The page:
Lawsuit seeks $100 million over retracted Tailwind report

MIAMI (AP) — A former Green Beret sergeant filed a $100 million defamation suit Thursday against CNN, correspondent Peter Arnett and Time magazine for a retracted report claiming his unit used deadly nerve gas on Vietnam defectors.
Keith Plancich, 48, of Key West, charged that he and other former GIs were defamed by joint CNN and Time reports about Operation Tailwind, accusing them of mounting a raid on a Laotian village in 1970 to kill U.S. defectors and using deadly sarin gas just before and after the raid.
Plancich’s name was not used in the reports, but five photographs of him were used six times in the June 7 broadcast, and the Time story also used his picture, according to his attorney, Ed Horan.
Plancich was wounded when his escape helicopter crashed, and he suffered grenade wounds and was awarded a Silver Star for bravery during the mission. He also won a Bronze Star and two Purple Hearts during his two-year tour.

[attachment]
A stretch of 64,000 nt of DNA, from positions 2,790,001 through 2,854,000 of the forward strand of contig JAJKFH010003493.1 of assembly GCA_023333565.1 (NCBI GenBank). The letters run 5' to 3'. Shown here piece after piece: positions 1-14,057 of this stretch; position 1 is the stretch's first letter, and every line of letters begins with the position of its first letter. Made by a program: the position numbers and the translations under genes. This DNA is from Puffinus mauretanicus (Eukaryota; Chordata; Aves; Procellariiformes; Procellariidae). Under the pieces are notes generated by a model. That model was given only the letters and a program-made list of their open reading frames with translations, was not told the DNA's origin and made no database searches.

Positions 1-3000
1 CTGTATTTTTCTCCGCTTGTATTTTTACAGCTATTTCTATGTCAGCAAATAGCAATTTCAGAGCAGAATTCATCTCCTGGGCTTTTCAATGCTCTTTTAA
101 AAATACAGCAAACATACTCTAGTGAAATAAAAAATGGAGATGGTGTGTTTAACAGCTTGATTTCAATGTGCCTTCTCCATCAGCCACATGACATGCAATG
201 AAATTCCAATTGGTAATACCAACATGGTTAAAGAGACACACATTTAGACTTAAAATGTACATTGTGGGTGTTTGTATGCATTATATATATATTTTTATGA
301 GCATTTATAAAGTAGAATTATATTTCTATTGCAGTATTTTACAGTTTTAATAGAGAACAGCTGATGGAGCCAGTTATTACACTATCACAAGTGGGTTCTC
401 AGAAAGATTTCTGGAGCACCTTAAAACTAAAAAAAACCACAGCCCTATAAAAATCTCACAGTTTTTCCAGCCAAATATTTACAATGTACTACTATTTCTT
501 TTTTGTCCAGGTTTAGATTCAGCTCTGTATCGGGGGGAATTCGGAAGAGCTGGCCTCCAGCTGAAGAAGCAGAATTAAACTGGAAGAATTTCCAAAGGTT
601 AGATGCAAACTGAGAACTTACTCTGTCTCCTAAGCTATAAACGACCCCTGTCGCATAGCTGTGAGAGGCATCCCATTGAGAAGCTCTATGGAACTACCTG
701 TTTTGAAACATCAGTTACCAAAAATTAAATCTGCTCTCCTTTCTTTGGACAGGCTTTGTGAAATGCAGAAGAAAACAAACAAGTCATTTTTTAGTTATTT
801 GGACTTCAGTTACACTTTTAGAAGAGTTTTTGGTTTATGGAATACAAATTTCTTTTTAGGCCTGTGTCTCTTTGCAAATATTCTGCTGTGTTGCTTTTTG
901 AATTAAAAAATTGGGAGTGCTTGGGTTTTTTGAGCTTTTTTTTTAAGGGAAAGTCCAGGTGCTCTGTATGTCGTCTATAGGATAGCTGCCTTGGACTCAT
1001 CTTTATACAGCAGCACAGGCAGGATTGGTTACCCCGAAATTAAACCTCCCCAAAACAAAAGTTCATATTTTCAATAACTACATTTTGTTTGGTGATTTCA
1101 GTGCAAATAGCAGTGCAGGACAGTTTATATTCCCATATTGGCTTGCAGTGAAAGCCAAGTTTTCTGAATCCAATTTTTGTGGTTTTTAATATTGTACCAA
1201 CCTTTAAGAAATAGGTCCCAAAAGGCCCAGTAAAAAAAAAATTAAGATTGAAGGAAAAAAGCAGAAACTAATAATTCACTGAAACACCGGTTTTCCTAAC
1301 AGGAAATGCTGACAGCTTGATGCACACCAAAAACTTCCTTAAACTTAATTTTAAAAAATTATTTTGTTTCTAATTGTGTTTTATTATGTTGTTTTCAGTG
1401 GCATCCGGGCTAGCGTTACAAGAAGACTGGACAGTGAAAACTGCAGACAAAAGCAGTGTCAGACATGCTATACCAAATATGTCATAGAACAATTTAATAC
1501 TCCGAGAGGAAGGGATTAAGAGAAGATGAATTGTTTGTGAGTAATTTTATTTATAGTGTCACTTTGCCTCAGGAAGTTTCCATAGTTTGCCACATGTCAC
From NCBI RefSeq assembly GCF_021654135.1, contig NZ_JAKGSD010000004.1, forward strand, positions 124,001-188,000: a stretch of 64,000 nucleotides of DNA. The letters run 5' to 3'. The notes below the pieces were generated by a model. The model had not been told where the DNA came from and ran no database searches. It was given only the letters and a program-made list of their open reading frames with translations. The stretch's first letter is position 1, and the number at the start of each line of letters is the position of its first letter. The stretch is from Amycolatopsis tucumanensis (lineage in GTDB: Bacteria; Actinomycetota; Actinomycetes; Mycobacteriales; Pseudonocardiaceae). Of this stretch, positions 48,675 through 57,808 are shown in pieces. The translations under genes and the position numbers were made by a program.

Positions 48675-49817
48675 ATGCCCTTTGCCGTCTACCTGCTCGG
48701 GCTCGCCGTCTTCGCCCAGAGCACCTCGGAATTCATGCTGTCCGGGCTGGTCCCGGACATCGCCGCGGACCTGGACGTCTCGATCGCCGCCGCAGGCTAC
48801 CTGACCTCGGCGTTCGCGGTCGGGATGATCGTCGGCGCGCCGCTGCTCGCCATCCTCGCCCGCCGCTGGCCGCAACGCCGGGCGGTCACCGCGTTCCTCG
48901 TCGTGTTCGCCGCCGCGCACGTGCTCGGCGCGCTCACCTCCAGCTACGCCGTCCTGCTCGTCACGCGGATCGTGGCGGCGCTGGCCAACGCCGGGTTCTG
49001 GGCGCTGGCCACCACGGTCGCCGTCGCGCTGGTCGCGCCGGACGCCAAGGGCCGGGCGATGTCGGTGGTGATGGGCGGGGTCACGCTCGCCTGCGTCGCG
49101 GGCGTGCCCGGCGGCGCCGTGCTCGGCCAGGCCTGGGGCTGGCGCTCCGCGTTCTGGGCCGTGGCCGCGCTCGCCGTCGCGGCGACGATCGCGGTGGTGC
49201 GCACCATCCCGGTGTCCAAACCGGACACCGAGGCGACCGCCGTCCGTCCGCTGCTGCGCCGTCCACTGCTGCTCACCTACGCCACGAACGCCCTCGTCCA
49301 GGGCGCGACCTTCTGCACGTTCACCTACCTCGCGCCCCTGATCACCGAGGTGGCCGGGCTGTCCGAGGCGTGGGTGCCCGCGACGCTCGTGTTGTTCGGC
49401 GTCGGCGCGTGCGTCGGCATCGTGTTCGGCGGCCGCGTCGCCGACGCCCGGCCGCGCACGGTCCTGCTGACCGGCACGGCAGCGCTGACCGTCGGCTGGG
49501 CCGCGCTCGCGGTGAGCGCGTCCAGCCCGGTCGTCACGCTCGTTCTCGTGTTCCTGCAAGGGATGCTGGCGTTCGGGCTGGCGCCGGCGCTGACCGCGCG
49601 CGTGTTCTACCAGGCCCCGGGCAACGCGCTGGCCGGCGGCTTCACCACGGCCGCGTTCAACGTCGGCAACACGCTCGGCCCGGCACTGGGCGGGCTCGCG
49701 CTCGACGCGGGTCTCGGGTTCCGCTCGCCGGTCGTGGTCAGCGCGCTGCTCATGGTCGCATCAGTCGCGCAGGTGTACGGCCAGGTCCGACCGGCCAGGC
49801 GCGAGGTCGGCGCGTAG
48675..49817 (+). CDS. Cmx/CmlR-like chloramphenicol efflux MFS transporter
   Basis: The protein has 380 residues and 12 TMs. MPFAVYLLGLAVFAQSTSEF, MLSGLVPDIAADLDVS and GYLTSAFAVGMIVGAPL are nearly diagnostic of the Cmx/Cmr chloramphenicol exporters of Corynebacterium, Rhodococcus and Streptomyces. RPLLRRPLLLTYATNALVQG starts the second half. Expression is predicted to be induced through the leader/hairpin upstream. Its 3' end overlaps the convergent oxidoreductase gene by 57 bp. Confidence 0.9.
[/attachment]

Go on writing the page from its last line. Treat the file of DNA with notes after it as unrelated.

CNN spokesman Steve Haworth said the network has a no-comment policy on pending legal actions. Arnett was on vacation and unavailable for comment, Haworth said.
CNN has acknowledged reaching an undisclosed settlement with a story source, retired Adm. Thomas Moorer, a former chairman of the Joint Chiefs of Staff.
The Pentagon found no evidence to support the allegations broadcast during the premiere episode of “NewsStand,” a joint CNN-Time production. A review commissioned by CNN concluded the story couldn’t be proven and contradictory evidence was overlooked.
The operation was a reconnaissance mission intended to divert attention from offensive maneuvers, the Pentagon said. A review of U.S. and North Vietnamese military records concluded that tear gas but no lethal chemical agents were used, and defectors played no role in the mission.